The purose of starter and choke in tube light circuite,for
start-up the tube lights.
The choke work as a blastand induced 850V to 1100V in
starting,by strarter make and break of the circuite. After
glowing the tube light choke work as inductance and provide
110v to circuite.
starter for breaking & closing circuit with the help of
small relay element and choke for to make a voltage from
230v to 1000v for energise electrons (which are in the
argon gas & mercury)and closing & opening starter helps
voltage build up. according to the above process electrons
collision occurrs .so due to that avalanche breakdown
occuers and due to that more number of electrons
created .so the current flow inside the tube is get
increasing & lighting process takesplaces .if current
rising takesplace continuesly the tube light has to be
blasting.so inorder to avoid the blast we should control
the rising current .that can also be done by choke .so
without choke the tubelight get
if u can't belive me ,u can check that
The starter is used to have a high starting current just to
ignite or excite the fluorogas inside the tube, (to make
and break). then the choke is used to maintain the required
current needed by the gas to maintain its fluorescence.
This is becuase the supply is AC signal, (max-min-max min)
the choke will store energy during rising of current from
the source, then when the current is going to minimum
swing, the choke relesaes its energy therby giving current
to the lamp, until the next cicle again of rising current
from the AC source, it will store again energy in the form
of magnetic field. ( inductors are used for current
regulator- means it opposes change in current in the
Try to use DC source and you dont need inductor anymore..
thatis why ballast are being replaced now by electronic
ballast, which is actually a rectifier circuit to output
stable DC current going to the fluorescent lamp. the
purpose of this is to eliminate the reactive power received
by the inductor ballast, which save extra KVA capacity of
the electrical system
a capacitor connected in parallel with flourescent lamp is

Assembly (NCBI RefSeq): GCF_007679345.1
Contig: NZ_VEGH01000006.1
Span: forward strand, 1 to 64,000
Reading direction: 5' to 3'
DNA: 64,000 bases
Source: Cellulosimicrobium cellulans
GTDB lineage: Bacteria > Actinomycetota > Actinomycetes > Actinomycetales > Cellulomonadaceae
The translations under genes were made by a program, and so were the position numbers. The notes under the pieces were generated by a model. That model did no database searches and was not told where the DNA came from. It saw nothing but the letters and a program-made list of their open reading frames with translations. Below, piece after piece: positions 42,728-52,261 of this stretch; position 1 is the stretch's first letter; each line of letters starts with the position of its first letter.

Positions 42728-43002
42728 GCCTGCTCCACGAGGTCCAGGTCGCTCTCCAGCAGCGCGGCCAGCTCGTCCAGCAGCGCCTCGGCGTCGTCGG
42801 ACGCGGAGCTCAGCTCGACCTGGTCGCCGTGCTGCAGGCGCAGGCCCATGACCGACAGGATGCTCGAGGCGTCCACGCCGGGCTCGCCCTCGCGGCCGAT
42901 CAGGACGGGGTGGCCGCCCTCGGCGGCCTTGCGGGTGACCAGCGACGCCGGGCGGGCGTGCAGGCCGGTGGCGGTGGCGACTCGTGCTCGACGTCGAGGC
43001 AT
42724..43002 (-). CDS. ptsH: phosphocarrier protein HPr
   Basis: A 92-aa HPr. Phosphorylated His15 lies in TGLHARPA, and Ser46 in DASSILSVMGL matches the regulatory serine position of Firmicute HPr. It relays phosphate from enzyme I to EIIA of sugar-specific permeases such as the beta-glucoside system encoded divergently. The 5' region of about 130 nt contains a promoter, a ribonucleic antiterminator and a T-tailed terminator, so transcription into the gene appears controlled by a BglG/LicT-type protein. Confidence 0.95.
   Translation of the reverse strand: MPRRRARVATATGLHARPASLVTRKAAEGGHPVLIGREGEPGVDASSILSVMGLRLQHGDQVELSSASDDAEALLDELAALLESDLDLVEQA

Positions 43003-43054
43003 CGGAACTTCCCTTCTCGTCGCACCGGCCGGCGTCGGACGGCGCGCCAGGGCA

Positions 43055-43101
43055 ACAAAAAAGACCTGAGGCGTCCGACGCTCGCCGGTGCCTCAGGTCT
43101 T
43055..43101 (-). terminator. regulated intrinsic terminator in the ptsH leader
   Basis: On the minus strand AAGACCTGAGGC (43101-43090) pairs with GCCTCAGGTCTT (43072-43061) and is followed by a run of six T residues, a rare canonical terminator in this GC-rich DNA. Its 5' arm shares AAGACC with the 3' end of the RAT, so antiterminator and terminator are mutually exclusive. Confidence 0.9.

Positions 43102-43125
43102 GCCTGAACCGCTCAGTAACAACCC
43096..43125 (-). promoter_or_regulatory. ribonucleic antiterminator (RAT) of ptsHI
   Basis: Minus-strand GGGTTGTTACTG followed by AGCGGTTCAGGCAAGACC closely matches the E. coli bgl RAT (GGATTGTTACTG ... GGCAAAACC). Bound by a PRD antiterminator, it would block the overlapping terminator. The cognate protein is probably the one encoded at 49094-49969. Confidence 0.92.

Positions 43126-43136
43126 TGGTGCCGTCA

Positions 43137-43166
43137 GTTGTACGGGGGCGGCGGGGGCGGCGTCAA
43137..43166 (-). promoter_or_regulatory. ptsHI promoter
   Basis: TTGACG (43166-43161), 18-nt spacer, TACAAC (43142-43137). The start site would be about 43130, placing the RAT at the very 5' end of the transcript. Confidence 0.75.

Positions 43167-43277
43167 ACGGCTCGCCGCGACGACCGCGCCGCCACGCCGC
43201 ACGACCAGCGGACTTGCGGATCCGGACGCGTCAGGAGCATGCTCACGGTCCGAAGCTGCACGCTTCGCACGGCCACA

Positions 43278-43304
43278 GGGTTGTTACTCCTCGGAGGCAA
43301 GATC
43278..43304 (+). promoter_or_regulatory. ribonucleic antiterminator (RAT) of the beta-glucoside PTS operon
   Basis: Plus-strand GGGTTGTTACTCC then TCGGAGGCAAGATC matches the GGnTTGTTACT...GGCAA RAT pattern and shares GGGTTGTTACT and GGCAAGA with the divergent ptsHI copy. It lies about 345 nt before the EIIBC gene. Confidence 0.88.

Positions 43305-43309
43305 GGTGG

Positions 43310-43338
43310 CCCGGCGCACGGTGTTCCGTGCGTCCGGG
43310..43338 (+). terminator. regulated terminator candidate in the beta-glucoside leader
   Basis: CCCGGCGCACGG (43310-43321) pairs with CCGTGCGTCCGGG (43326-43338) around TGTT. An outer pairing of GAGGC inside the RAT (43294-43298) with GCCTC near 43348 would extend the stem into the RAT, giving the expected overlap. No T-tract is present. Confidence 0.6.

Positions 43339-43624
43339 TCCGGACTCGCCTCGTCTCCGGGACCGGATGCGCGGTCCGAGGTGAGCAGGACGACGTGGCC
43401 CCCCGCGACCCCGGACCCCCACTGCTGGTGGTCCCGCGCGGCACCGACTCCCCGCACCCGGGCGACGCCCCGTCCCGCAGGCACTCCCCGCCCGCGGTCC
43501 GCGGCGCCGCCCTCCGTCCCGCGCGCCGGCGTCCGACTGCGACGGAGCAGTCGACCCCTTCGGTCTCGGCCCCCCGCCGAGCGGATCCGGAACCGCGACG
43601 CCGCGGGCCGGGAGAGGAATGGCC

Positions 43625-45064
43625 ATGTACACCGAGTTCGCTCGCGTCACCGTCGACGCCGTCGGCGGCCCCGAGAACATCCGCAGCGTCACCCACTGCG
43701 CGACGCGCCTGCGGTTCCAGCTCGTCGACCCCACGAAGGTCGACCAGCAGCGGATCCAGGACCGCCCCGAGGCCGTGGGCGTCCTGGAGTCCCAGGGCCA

called starter. to strike a flourescent lamp a sudden
discharge is required in the tube. a starter provides this
initial spark. when a tube light arrangement is connected to
the supply, starter charges, a starter current foows during
this session. on reaching the striking voltage, the starter
discharges and a sudden current flows in the tube ionising
the gas and giving it the glow
WHEN TUBE LIGHT IS SWITCHED ON CURRENT FLOWS IN CLOSED
CIRCUIT BETWEEN, CHOWK,BOTH ELECTRODES OF TUBE AND STARTER.
IN CLOSED CIRCUIT FOR A WHILE SELF INDUCTANCE IS PRODUCED
IN CHOWK AND ABOUT 1000 VOLTS INDUCED ACROSS CHOWK, AT THE
SAME INSTANCE STARTER CONTANCTS BECOM OPEN AND INDUCED
VOLTAGE APPERED AT THE TUBE, AND DUE TO THIS HIGH VOLTAGE
CURRENT STARTS FLOWING FROM THE GAS OF THE TUBE AND TUBE
BECOME BRILLIANT/ GLOWING. AFTER THAT STARTER REMAIN OPEN
CIRCUIT TILL NEXT OPERATION OF TUBE LIGHT, AND CHOWK WORK
AS VOLTAGE DROPING DEVICE UP TO 110 V AC.
The choke has two main functions. It (in conjunction with the starter if it has one) causes the tube to ignite by using the back emf to create a plasma in the tube and it controls the current through the tube when it is ignited.
In a gas discharge, such as a fluorescent lamp, current causes resistance to decrease. This is because as more electrons and ions flow through a particular area, they bump into more atoms, which frees up electrons, creating more charged particles. In this way, current will climb on its own in a gas discharge, as long as there is adequate voltage (and household AC current has a lot of voltage). If the current in a fluorescent light isn't controlled, it can blow out the various electrical components.
A fluorescent lamp's ballast works to control this. The simplest sort of ballast, generally referred to as a magnetic ballast, works something like an inductor. A basic inductor consists of a coil of wire in a circuit, which may be wound around a piece of metal. If you've read How Electromagnets Work, you know that when you send electrical current through a wire, it generates a magnetic field. Positioning the wire in concentric loops amplifies this field.
This sort of field affects not only objects around the loop, but also the loop itself. Increasing the current in the loop increases the magnetic field, which applies a voltage opposite the flow of current in the wire. In short, a coiled length of wire in a circuit (an inductor) opposes change in the current flowing through it. The transformer elements in a magnetic ballast use this principle to regulate the current in a fluorescent lamp.
A ballast can only slow down changes in current -- it can't stop them. But the alternating current powering a fluorescent light is constantly reversing itself, so the ballast only has to inhibit increasing current in a particular direction for a short amount of time.
Magnetic ballasts modulate electrical current at a relatively low cycle rate, which can cause a noticeable flicker. Magnetic ballasts may also vibrate at a low frequency. This is the source of the audible humming sound people associate with fluorescent lamps.
Modern ballast designs use advanced electronics to more precisely regulate the current flowing through the electrical circuit. Since they use a higher cycle rate, you don't generally notice a flicker or humming noise coming from an electronic ballast. Different lamps require specialized ballasts designed to maintain the specific voltage and current levels needed for varying tube designs.
Fluorescent lamps come in all shapes and sizes, but they all work on the same basic principle: An electric current stimulates mercury atoms, which causes them to release ultraviolet photons. These photons in turn stimulate a phosphor, which emits visible light photons. At the most basic level, that's all there is to it!